If we move past simple sectarian deduction, though, and start thinking about religion as a word that describes political collectivities of a certain valence, then I think Sanders and Trump are again quite interesting to engage. Look at the level of excitement that their followers have for them, see how they become sociological profiles (Trump populists and Bernie Bros) and economic profiles and gendered profiles. In this case, religion is a way of trying to talk about cohering identity. Trying to guess at whether Trump is Christian is a way of trying to guess at the goodness in his laissez-faire self-interest; thinking about Sanders’ Judaism is just a way to reiterate how thoroughgoing his socialism is. In both cases, denominated religion just offers one more hue to the political religion they manifest.

And, to be clear, this is why they have both been so successful against Beltway odds. Not because they are not religious or because they are outsiders, but because they have brilliantly figured out how to become the social frame of your dissenting agreement to them. Trump is the religion of Trump. He speaks more openly than any other candidate about disliking religion, which is evident mostly in his Islamophobia and in some of the claims that he has made about Catholicism. To Trump, religion is nothing more than groups of people organizing on behalf of ideologies that he thinks keeps them from being free market Americans. But this is what religion does: it organizes people against other things (wrongly) called religion on behalf of its claim that it is, alone, the truth.

Which of today’s presidential candidates could be considered a cultural icon?

Icons can’t be icons unless you can take their face and make a coin of it: make an imprint that can be recognizable beyond its particular moment as an idea of something transhistorical, worthy of commemorating for a value that supersedes their particular life. Trump has already sought to self-iconize in his own formations of empire. Here I think not only of his buildings but also his media interventions. There is no way to understand Trump without watching Trump-produced beauty pageants and Trump-hosted reality shows or reading Trump books. He is the impresario of competitions based on being savvy enough to out-maneuver the person in front of you through strategic falsifications of your apparent goods. Trump is capitalizing on a form of television that exists and thrives on economic insecurity. There is something about his brazen self-interest and the commodification of that self-interest that is the other side of Oprah Winfrey’s form of spiritual self-care. I think Oprah and Trump are the iconic incarnations of our present financial moment. Trump’s books are an amazing conjunction of self-help and business manual, a kind of business strategy guide to your own self-creation as him — i.e., you, too, can be Trump! By way of contrast, Oprah says that you, too, can be an icon (like her) if you figure out how to tell your story truthfully and make your power come from its insistent unequivocal retelling.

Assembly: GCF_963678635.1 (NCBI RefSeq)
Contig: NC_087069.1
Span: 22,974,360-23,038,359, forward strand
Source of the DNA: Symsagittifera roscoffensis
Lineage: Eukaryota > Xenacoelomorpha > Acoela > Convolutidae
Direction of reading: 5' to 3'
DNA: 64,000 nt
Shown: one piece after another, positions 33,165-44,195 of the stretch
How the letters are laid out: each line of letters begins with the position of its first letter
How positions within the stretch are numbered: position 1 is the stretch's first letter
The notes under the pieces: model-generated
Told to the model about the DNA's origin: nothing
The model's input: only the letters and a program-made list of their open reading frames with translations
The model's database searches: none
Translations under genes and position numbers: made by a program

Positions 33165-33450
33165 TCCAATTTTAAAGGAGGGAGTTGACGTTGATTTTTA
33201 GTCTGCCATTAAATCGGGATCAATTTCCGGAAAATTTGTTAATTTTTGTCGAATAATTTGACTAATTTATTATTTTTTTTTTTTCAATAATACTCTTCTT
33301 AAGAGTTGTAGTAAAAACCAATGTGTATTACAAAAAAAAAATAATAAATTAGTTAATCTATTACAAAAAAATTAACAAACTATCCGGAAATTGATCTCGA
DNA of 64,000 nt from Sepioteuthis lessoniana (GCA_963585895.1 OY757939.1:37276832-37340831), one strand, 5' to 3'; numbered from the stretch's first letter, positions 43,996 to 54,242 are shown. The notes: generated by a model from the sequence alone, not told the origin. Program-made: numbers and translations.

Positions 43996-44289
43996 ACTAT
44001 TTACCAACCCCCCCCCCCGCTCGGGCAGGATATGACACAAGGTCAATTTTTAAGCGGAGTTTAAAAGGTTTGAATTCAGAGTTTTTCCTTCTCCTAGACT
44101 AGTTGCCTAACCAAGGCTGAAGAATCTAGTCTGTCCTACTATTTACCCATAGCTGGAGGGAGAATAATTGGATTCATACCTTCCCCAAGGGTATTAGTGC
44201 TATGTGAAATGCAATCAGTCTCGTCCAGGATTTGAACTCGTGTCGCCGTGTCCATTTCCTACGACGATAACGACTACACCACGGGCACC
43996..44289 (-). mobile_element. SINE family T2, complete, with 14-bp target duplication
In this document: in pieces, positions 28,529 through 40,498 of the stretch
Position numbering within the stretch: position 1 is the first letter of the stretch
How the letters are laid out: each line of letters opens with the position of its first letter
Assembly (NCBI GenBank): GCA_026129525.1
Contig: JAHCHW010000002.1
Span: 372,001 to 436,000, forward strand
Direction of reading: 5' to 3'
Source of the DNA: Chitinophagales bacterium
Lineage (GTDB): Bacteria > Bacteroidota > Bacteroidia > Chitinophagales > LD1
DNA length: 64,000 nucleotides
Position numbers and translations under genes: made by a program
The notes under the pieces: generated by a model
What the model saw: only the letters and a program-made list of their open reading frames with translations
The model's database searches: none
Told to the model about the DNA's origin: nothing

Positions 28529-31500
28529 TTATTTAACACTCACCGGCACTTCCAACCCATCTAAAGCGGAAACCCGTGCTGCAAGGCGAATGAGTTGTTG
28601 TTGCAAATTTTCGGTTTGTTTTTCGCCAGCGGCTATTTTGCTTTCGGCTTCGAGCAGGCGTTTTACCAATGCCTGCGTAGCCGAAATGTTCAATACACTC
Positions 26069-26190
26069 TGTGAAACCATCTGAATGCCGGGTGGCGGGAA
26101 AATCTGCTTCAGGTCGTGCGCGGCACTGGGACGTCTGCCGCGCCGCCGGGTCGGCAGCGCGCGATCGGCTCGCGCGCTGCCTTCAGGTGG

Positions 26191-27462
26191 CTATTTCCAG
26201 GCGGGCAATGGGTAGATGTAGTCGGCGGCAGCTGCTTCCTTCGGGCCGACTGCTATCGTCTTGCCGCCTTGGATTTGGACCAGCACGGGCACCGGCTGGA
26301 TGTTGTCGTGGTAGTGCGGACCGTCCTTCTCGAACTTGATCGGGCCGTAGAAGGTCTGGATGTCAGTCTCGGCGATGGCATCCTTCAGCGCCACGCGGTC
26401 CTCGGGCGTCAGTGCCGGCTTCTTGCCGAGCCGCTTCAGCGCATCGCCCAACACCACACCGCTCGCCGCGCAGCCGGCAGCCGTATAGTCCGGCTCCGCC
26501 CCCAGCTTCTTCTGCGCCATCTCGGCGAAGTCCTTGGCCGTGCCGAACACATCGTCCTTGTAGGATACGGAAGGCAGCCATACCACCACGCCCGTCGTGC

What elements of the election have you integrated into your teaching?